by Jan Dabrowski
Fall is the time that ghost leaves appear on campus and around town. You’ll see them best on the lighter concrete walks.
A ghost leaf is the print left behind after wet leaves lying on the walks for a day or two have been blown or swept away. In some cases, the ghosts are very sharp and show details as small as veins in the leaf.
Janet Friday is the Director of Environmental Sustainability at Merck, bringing over 30 years of environmental compliance and sustainability experience to address the company’s challenges. Prior to joining Merck, Janet worked for the U.S. Environmental Protection Agency and an environmental consulting firm. She joined Merck in 1993 and has worked in various roles supporting Environmental, […]
by Kayla Byers ’16, M.S. in Food Systems and Society
Under the sweltering sun, thanks in part to the sweating crops, the XIV World Congress of Rural Sociology conference took place in Toronto, Canada this August. The 2016 conference theme was “Sustainable and Just Rural Transitions: Connections and Complexities” and with that theme, it seemed fitting to apply to present my thesis research “Not-So-Free Trade Agreements: Discursive Framings of Food Systems Benefits and Burdens Around Free Trade Agreements.”
Today is a special day for Marylhurst University. July 29th is the day, back in 1893, that the State of Oregon granted a charter authorizing our founders, the Sisters of the Holy Names, to confer baccalaureate degrees. We call it Charter Day and celebrate July 29th as Marylhurst University’s birthday. In 1893, we were located […]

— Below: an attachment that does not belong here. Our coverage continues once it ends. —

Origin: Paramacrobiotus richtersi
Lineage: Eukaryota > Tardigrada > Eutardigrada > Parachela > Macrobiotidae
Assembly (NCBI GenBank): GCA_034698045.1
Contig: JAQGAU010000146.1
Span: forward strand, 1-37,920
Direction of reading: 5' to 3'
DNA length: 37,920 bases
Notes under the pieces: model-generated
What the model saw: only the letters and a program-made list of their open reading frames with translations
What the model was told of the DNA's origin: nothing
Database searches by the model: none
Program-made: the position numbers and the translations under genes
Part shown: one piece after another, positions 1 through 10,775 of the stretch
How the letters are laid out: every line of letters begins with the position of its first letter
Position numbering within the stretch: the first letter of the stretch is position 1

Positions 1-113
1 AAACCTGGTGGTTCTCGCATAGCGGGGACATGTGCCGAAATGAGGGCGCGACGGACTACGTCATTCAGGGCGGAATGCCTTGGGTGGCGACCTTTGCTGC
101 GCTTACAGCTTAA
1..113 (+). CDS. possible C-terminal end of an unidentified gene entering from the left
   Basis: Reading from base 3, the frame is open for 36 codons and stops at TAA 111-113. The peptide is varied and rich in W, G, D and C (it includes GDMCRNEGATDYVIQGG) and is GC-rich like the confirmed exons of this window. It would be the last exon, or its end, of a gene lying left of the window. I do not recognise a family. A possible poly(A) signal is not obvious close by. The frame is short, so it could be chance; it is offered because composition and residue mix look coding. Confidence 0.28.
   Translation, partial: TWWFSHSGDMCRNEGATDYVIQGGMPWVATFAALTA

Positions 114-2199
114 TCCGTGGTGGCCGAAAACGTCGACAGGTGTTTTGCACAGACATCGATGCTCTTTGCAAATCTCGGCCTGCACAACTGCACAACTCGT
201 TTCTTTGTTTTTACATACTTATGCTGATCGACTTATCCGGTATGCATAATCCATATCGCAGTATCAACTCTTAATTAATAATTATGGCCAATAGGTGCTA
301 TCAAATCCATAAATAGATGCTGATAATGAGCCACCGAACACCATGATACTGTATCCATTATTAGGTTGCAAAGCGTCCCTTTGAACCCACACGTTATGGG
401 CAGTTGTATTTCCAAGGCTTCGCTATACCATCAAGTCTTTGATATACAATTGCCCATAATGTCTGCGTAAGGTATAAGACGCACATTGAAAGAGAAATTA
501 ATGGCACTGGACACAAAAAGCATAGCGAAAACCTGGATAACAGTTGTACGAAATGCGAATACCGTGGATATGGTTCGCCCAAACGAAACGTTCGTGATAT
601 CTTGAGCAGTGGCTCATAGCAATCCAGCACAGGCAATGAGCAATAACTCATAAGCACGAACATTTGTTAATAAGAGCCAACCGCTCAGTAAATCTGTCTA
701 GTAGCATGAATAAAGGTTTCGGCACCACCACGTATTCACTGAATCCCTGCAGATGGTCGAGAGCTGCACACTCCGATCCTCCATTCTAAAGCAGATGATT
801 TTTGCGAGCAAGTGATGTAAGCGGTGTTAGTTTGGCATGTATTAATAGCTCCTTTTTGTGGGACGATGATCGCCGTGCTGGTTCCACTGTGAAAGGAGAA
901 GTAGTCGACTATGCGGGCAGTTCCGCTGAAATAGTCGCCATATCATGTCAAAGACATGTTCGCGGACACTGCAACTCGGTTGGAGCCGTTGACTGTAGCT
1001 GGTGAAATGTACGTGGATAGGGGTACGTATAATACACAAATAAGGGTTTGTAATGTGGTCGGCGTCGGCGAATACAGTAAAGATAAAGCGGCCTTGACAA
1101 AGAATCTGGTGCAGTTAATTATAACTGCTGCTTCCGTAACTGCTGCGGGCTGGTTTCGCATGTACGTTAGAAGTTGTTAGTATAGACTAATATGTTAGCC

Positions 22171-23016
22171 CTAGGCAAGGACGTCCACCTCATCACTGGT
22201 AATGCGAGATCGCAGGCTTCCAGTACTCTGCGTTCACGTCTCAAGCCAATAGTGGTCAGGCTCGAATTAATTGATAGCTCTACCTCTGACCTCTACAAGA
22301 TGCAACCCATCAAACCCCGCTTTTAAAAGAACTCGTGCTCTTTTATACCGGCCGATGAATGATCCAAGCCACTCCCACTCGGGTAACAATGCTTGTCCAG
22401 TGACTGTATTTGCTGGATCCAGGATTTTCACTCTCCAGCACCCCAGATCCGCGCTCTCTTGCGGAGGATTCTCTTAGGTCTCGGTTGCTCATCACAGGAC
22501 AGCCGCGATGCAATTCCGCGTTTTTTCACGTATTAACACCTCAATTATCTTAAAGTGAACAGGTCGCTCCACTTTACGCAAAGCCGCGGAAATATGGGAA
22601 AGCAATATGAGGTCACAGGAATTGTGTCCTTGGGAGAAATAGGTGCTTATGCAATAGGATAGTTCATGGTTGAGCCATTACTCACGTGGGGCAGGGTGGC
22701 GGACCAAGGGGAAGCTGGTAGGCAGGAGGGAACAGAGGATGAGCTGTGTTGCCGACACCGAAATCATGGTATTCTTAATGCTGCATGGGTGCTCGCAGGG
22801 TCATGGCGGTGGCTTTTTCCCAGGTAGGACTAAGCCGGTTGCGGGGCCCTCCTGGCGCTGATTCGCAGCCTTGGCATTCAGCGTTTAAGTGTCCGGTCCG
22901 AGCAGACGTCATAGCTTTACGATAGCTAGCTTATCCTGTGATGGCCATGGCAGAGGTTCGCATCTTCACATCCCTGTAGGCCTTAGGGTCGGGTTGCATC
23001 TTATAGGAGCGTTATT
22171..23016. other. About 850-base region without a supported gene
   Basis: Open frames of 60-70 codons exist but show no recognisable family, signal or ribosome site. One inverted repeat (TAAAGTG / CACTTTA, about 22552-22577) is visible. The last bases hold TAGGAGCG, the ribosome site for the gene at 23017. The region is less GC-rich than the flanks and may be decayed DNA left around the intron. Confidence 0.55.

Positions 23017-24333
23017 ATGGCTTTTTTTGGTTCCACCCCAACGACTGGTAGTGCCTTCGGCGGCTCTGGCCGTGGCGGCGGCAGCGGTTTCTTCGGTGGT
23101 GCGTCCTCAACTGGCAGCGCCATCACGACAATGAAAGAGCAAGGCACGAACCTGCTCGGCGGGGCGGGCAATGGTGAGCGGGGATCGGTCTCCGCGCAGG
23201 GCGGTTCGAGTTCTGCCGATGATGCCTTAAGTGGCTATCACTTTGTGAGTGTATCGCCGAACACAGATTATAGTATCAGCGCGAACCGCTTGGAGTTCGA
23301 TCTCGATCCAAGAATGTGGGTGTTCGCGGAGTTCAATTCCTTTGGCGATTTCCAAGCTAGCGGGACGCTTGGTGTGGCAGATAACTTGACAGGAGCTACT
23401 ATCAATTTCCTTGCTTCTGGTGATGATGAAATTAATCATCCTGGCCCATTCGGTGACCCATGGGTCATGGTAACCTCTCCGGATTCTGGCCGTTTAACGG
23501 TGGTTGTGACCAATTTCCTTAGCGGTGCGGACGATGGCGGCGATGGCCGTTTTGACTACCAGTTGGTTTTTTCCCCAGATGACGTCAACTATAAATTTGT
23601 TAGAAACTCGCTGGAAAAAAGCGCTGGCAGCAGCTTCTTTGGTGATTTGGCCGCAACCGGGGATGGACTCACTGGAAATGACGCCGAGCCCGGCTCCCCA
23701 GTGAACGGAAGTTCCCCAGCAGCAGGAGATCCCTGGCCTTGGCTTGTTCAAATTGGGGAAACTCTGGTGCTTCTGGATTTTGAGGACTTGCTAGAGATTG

by Tara Campbell My dad set up our first computer in the kitchen when I was eight years old. It was beige with a dark green screen and a keyboard that made the most wonderful clacking sound—a sound to this day that I find soothing. From the first time the text-based game Zork loaded, I […]
by Christy Pagels ’06, LPC, ATR-BC
Though I’ve been doing art therapy and counseling for about a decade, this past year has been a real learning experience for me, as I started my private practice. Of course, each job and even each client I worked with in that time has taught me much about being a therapist, but making this career change has been a different kind of challenge and opportunity for growth.
by Karl Erickson
The decision to return to school to complete my English degree was a choice I’ve never regretted, but I sometimes struggle making a quick explanation when people ask me about it. Why did I enroll in the university again after a quarter century in the workplace? What prompted a 47-year-old father, husband, author, photographer and state employee (of nearly two decades) to infuse even more chaos into his busy schedule?
by Ken Schultz Not to make it seem pretentious (since each person’s experience is unique and interesting in and of itself), I love it when the authors of super-complex narratives reveal the behind-the-scenes subtexts of their work. It’s like being together with an intimate friend, side-by-side during the act of creation. In the interest of […]
We talked with John McPhee about his upcoming TEDxMarylhurstU talk, GGG2Greatness. Here’s what John had to say:
I used to work in the Australian outback mining hard rock. For many years, I vacillated between study and work. Over more than a decade, I watched as my peers moved from school to college to jobs to relationships and families. And I wondered what they had that I didn’t. I wanted to be happy – but wasn’t clear as to how to get there.